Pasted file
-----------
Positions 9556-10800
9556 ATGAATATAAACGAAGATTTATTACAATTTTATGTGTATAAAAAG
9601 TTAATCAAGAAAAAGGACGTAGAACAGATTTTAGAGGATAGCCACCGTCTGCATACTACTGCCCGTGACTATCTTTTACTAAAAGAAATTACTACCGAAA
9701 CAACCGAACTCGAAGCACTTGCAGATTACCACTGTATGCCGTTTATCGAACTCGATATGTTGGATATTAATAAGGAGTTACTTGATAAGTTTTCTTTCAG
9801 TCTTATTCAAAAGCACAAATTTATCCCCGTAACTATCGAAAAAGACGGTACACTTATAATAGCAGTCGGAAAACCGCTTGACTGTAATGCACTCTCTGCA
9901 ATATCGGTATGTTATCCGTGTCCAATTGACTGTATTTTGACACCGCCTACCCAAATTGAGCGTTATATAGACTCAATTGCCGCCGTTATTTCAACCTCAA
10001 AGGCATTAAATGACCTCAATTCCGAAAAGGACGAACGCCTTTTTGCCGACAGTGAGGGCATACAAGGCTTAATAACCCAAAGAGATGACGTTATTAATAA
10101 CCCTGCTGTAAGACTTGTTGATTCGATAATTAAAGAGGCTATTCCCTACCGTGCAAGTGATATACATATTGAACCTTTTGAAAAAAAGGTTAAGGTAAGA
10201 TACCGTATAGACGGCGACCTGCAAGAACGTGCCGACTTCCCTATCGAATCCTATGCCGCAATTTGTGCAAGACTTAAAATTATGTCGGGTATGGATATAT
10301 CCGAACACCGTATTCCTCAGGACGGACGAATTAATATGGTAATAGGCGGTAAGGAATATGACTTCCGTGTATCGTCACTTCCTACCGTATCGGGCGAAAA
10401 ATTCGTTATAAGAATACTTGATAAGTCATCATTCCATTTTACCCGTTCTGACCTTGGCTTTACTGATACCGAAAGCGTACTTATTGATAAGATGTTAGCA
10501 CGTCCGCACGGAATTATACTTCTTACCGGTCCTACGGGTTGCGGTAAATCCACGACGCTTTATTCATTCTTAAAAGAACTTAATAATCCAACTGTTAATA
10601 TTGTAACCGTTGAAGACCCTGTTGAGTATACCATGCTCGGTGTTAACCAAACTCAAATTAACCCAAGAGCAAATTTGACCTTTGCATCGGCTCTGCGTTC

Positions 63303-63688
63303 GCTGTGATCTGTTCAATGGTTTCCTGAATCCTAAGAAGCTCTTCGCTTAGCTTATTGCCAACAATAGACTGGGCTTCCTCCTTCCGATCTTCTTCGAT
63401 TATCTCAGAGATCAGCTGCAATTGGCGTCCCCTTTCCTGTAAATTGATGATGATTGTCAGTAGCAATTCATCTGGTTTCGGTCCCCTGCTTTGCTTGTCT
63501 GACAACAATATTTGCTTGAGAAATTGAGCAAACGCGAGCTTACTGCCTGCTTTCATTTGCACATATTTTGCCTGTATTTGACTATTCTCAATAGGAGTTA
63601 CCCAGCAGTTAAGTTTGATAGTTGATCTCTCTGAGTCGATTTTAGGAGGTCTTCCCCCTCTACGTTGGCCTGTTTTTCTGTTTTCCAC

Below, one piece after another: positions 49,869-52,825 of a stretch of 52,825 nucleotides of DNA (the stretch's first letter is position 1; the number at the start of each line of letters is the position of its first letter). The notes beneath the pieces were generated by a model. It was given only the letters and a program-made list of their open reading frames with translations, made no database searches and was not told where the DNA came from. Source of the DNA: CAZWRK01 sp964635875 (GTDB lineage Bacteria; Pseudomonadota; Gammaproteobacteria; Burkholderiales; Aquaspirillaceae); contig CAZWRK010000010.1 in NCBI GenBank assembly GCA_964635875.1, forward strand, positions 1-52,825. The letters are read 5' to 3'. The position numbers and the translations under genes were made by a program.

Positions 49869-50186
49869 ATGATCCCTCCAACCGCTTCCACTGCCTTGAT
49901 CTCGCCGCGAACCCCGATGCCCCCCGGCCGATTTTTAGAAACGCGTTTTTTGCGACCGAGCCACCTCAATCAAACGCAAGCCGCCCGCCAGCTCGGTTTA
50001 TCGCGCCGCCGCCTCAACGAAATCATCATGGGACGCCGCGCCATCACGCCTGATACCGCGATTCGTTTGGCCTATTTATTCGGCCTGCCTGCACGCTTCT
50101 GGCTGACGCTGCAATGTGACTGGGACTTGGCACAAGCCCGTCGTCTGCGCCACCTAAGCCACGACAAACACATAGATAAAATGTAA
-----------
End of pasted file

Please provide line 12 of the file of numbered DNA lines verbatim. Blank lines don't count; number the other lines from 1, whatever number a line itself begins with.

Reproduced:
10501 CGTCCGCACGGAATTATACTTCTTACCGGTCCTACGGGTTGCGGTAAATCCACGACGCTTTATTCATTCTTAAAAGAACTTAATAATCCAACTGTTAATA